People who experience negative life events report more heavy alcohol consumption compared with people without these experiences, but little is known about patterns of change within this group. This study aims to identify trajectories of heavy alcohol consumption before and after experiencing either divorce, or severe illness or death in the family. Furthermore, the aim is to examine characteristics of individuals belonging to each trajectory.
Longitudinal study of public sector employees from the Finnish Retirement and Aging Study with up to 5 years of annual follow-ups (n=6783; eligible sample n=1393). Divorce and severe illness or death in the family represented negative life events. Heavy alcohol consumption was categorised as >14 units/week.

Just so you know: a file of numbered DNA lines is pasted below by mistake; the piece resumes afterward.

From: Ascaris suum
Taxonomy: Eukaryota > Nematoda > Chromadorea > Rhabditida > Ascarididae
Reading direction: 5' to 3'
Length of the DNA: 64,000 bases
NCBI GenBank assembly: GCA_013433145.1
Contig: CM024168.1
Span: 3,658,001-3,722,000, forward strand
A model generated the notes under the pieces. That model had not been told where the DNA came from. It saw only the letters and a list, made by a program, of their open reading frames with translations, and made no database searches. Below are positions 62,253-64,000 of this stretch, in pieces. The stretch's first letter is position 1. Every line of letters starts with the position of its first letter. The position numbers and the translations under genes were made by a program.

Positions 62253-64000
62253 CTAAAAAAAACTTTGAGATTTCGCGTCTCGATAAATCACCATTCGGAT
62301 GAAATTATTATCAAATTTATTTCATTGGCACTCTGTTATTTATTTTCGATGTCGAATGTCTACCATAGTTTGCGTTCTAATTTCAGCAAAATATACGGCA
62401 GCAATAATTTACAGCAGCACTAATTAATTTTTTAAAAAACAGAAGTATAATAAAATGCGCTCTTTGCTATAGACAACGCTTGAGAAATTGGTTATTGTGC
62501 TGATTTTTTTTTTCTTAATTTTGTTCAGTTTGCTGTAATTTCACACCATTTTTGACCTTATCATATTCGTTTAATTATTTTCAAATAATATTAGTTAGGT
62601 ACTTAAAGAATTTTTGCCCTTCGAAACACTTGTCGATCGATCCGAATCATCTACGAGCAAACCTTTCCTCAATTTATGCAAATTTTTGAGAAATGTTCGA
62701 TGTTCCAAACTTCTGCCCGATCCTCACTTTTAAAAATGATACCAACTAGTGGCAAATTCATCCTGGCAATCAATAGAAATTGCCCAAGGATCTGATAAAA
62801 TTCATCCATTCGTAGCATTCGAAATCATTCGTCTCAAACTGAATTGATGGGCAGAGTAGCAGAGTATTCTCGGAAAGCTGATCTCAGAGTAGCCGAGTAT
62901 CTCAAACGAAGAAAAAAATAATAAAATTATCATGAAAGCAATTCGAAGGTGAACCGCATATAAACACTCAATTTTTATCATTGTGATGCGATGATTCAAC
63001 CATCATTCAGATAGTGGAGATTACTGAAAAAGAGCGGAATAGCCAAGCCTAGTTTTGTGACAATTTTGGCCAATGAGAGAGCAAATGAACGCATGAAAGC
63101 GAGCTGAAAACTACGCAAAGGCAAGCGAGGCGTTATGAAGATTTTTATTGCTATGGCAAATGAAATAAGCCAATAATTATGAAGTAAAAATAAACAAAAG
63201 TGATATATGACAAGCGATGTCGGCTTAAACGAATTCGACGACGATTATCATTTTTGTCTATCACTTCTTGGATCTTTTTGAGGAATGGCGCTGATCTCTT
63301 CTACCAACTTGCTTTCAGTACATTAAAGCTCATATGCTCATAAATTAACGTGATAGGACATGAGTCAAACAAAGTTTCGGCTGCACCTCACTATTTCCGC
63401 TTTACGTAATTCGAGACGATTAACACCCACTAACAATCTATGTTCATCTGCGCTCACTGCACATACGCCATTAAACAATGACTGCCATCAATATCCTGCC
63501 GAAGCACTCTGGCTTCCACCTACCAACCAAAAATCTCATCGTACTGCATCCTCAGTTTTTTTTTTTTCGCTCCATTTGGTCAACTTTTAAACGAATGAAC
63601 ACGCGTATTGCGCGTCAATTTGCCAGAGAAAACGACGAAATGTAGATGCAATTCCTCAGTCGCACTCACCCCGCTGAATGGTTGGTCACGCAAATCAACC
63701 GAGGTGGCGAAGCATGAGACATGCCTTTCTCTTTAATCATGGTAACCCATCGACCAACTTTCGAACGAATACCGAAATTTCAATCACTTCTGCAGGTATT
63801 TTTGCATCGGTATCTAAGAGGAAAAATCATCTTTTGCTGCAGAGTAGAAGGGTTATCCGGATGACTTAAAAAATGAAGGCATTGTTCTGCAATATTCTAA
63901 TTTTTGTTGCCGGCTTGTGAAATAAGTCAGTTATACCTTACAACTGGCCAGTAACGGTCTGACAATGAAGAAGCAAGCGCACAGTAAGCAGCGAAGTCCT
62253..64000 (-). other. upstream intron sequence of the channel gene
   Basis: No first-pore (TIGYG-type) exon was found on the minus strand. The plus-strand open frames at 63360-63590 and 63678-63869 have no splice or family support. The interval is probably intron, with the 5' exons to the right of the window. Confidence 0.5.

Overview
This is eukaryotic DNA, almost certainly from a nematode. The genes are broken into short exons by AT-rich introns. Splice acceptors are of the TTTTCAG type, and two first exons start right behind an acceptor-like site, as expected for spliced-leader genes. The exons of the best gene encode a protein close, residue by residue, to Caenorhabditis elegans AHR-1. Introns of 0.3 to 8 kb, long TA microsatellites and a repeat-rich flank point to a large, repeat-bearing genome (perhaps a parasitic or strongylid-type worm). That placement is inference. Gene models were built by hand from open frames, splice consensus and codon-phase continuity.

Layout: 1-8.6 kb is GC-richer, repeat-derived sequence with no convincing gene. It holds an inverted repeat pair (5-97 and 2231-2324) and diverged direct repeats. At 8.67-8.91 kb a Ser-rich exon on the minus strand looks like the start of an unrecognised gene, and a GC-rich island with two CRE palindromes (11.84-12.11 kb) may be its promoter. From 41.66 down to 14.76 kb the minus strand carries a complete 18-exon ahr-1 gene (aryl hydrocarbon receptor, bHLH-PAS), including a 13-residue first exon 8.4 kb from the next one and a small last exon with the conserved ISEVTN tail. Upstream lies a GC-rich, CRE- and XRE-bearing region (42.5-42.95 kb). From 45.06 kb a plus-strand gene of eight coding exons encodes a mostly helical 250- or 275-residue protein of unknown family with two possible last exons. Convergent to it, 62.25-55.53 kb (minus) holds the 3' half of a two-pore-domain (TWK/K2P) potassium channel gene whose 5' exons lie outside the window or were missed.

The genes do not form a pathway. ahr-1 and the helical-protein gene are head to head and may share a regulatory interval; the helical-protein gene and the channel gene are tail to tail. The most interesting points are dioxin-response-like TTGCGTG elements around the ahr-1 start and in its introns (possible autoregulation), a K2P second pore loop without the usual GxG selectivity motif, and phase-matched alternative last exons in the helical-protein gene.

Based on latent trajectory analysis, three trajectories of heavy drinking were identified both for divorce and for severe illness or death in the family: ‘No heavy drinking’ (82% illness/death, 75% divorce), ‘Constant heavy drinking’ (10% illness/death, 13% divorce) and ‘Decreasing heavy drinking’ (7% illness/death, 12% divorce). Constant heavy drinkers surrounding illness or death in the family were more likely to be men, report depression and anxiety and to smoke than those with no heavy drinking. Constant heavy drinkers surrounding divorce were also more likely to be men and to report depression compared with those with no heavy drinking.
Most older workers who experience divorce or severe illness or death in the family have stable drinking patterns regarding heavy alcohol consumption, that is, most do not initiate or stop heavy drinking.